Justice Department prosecutors have convicted a 61-year-old Torrington woman of felony Medicaid fraud. According to court records, Patricia Lafayette defrauded the Connecticut Medicaid program of $1.6 million. Lafayette faces 10 years in prison when sentenced later this year.
Lafayette’s Medicaid Fraud Scheme
In July of 2016, prosecutors charged Lafayette with a single count of health care fraud. They say she and another individual operated a social service business called Family First Community Support Services. Because she did not have a license to perform psychotherapy services, Lafayette conspired with another individual, Anne Silver, who did have a license. The two then submitted claims to Medicaid under Silver’s billing number. Those claims falsely indicated the counselling services were performed by Silver.
The two agreed that Silver could keep 25% of the money for use of her license and billing credentials.
Under the arrangement, patients were treated by an unlicensed provider. Due to the nature of psychotherapy services, it is difficult to measure the extent of the harm suffered by the patients from services of an unlicensed provider. Because Medicaid is funded by the federal government and the Connecticut Department of Social Services, taxpayers were cheated as well.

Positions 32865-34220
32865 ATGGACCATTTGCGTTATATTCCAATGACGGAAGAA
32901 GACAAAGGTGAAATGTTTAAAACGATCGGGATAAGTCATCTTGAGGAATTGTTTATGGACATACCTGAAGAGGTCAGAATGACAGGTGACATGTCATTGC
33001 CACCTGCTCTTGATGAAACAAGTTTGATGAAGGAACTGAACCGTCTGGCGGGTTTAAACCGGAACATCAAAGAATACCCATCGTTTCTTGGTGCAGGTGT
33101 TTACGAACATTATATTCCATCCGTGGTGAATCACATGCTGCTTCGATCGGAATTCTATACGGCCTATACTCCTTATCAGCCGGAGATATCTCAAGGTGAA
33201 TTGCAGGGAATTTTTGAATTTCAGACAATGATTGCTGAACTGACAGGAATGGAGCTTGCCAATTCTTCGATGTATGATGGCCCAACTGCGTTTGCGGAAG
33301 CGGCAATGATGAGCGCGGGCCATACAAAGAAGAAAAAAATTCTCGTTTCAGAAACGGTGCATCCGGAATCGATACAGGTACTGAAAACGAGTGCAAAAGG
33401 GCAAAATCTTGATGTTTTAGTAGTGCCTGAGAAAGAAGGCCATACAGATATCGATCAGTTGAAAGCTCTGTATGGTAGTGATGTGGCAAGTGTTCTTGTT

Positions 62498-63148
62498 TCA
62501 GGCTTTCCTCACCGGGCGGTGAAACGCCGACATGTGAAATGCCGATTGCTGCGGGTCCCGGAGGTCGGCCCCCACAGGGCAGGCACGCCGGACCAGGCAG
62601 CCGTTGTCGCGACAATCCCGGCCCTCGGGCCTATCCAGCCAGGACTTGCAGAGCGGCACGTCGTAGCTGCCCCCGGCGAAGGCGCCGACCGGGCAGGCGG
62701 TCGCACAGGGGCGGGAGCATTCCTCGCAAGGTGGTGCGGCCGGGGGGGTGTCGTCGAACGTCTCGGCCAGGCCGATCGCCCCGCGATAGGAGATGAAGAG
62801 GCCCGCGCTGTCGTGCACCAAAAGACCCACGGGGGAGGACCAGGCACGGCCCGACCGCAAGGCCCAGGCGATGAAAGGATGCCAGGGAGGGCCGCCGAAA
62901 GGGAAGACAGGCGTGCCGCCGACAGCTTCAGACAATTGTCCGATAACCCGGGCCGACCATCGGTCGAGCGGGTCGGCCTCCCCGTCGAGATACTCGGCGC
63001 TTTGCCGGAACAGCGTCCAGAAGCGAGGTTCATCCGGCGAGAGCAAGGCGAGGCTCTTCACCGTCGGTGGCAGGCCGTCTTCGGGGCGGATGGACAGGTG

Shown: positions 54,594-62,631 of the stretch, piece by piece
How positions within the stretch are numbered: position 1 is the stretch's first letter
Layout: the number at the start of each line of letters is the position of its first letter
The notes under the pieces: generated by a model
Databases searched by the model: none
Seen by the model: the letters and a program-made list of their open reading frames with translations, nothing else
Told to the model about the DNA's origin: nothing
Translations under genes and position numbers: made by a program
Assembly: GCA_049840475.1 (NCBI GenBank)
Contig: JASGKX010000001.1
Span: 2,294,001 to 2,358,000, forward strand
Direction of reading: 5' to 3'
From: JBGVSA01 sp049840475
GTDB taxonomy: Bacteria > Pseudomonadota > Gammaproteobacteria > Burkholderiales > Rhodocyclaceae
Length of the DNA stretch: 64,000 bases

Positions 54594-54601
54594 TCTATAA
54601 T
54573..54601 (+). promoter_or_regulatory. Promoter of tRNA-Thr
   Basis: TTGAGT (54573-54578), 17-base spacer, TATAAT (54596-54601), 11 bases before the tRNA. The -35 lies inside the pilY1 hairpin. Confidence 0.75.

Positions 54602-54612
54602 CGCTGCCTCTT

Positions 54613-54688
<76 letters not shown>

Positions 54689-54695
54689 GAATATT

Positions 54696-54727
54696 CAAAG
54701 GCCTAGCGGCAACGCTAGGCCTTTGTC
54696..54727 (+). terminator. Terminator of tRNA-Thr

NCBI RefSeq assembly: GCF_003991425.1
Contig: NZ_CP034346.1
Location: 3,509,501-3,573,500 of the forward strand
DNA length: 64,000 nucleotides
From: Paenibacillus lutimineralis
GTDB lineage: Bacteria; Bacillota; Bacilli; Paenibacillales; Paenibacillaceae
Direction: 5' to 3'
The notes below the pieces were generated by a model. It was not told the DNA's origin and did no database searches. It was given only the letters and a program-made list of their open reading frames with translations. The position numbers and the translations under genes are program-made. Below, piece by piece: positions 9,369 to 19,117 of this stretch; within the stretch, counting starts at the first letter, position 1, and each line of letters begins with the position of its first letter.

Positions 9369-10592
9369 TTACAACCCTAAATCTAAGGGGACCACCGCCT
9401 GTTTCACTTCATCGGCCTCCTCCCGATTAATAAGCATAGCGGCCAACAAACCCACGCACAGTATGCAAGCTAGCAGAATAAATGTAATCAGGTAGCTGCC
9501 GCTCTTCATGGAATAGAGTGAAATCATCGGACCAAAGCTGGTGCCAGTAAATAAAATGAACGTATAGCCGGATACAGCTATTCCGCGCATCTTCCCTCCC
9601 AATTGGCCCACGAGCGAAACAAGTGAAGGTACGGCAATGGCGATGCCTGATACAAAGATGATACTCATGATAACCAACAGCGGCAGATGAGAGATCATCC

At her arraignment, Silver pleaded guilty and is scheduled to be sentenced later in 2016. Anne Silver has also been criminally charged.
Medicaid fraud carries a sentence of up to 10 years in prison. The sentence can be enhanced if a patient suffers harm as a result of the fraud. As part of a plea agreement, both the Justice Department and Lafayette agreed that federal sentencing guidelines call for a sentence of 30 to 37 months. Lafayette must also pay restitution and could have to pay a substantial fine as well.
Connecticut’s False Claims Act
Connecticut has a False Claims Act that pays whistleblowers substantial cash awards for information about Medicaid fraud. People with inside information can receive an award of between 15% and 30% of whatever the government collects. The law also allows the state to triple damages. In a case like this, that could mean an award of well over $1 million.
Healthcare fraud is not a victimless crime. The State of Connecticut requires most healthcare practitioners to be licensed. The state wants to insure that patients receive treatment from providers who possess the proper training and credentials. Licensing also means providers are tested, pass background checks and keep up to date on training. When a healthcare provider allows someone else to use his or her license, the public isn’t protected and serious injuries can occur.
We encourage people with information about Medicaid fraud to come forward and report their suspicions. If you are an “insider” or someone with direct knowledge, you may qualify for an award. Even if you don’t qualify for an award under the Connecticut False Claims Act, putting a stop to fraud is the right thing to do. Whistleblowers are heroes that save taxpayers billions of dollars each year, save lives and put a stop to greed and corruption.